According to Johnny Miller, former pastor and past President of Columbia International University, that’s the most important question to ask when we study the Bible.
The text says this (observation). So what?
The text means this (interpretation). So what?
This second “So what?” should lead us to implications of the truth for our lives (application).
For those of us who believe in the death and resurrection of Jesus, so what? The events of the first Easter spawn numerous implications, but here’s one that inspires me today.
I can pray “in Jesus’ name,” not in my own name.
Allow me to unpack this obvious statement.
Ever had such a bad day spiritually that you doubted God wanted to spend any personal time with you? Ever feel unacceptable to Him, hesitant to pray, because you’re doubting your acceptability to Him based on the day’s substandard performance?
The demands of work or family responsibilities crowded out your usual morning devotions.
You spoke too harshly to your spouse.
You dropped the ball over lunch and didn’t take advantage of the opening an unchurched friend gave you to share your personal testimony.
A traffic jam generated irritation and spawned a barrage of negative mutterings. (Good thing no one else was in the car!)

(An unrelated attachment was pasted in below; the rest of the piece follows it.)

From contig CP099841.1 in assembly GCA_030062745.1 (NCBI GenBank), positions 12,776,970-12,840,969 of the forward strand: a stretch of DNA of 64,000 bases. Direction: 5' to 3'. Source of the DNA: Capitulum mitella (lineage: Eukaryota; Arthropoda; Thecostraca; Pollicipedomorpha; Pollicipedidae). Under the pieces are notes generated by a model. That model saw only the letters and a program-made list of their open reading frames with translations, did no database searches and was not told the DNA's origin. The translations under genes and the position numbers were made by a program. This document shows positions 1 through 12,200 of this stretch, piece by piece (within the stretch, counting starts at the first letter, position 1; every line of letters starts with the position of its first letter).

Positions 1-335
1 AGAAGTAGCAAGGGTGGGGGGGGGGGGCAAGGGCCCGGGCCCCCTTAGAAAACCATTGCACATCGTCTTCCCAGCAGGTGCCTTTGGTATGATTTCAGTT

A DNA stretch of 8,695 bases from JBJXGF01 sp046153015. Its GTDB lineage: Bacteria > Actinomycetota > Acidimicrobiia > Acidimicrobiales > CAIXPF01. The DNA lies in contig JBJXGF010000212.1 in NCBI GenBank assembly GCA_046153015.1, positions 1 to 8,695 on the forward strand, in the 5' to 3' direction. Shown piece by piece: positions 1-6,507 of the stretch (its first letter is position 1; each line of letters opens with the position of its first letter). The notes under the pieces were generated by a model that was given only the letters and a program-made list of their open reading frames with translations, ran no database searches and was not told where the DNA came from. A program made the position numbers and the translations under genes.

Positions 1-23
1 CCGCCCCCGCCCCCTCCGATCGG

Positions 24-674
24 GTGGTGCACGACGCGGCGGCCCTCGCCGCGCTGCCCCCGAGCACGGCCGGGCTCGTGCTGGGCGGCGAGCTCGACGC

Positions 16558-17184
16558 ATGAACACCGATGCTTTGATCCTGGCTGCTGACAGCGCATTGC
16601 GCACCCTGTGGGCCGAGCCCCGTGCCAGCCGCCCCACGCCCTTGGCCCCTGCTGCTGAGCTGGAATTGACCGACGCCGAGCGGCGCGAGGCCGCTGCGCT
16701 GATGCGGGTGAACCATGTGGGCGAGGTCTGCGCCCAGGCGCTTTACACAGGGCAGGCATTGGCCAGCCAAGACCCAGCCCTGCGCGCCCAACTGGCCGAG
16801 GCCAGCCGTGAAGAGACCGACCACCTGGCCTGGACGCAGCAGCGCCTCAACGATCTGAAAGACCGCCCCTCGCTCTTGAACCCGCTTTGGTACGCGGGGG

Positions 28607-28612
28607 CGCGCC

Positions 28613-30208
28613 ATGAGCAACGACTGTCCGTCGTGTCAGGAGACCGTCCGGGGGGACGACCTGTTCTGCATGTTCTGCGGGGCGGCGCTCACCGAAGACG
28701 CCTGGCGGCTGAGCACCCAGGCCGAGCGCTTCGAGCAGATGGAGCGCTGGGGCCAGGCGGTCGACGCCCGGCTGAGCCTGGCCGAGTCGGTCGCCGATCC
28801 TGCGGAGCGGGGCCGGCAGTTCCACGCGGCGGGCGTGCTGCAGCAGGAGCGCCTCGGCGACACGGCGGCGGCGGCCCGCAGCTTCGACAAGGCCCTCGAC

Then when you began a prayer time before turning in for the night, the enemy whispered, “Whoa! Why would God want to spend any time with you after the day you’ve had?!” You didn’t feel close to God so you cut the prayer time short.
I’ve been there. That’s when God’s Spirit countered with whispers of His own.
“Terry, would you feel more like praying tonight if you had enjoyed a half hour with Me to start your day? If you hadn’t raised your voice to Dolly? If you had shared a winsome testimony over lunch? If the traffic jam hadn’t resulted in such an eruption of impatience?”
I reply, “Yes, Lord, You know I would. I’d feel a whole lot more comfortable in Your presence.”
“Then you’d be praying in the name of Terry Powell.”
His whisper continued, reminding me of truth stemming from the events of the first Easter weekend:
“Your performance today doesn’t affect your standing with Me. When you trusted in Jesus’ death as payment for your sins, at that instant all of His righteousness was credited to your account. The right to enter My presence is based on His performance, not your own. If you pray more when you feel you’ve been a spiritual success, you’d be praying “In Terry Powell’s name.” On rough days, if you question your acceptability before me as a Christian, you’re questioning Jesus’ acceptability—and that’s heresy!
As Stuart Briscoe put it, “Spiritual experience begins in the mind.” Always follow your grasp of biblical truth with “So what?”
What is another “So what?” of Jesus’ death and resurrection that’s special to you?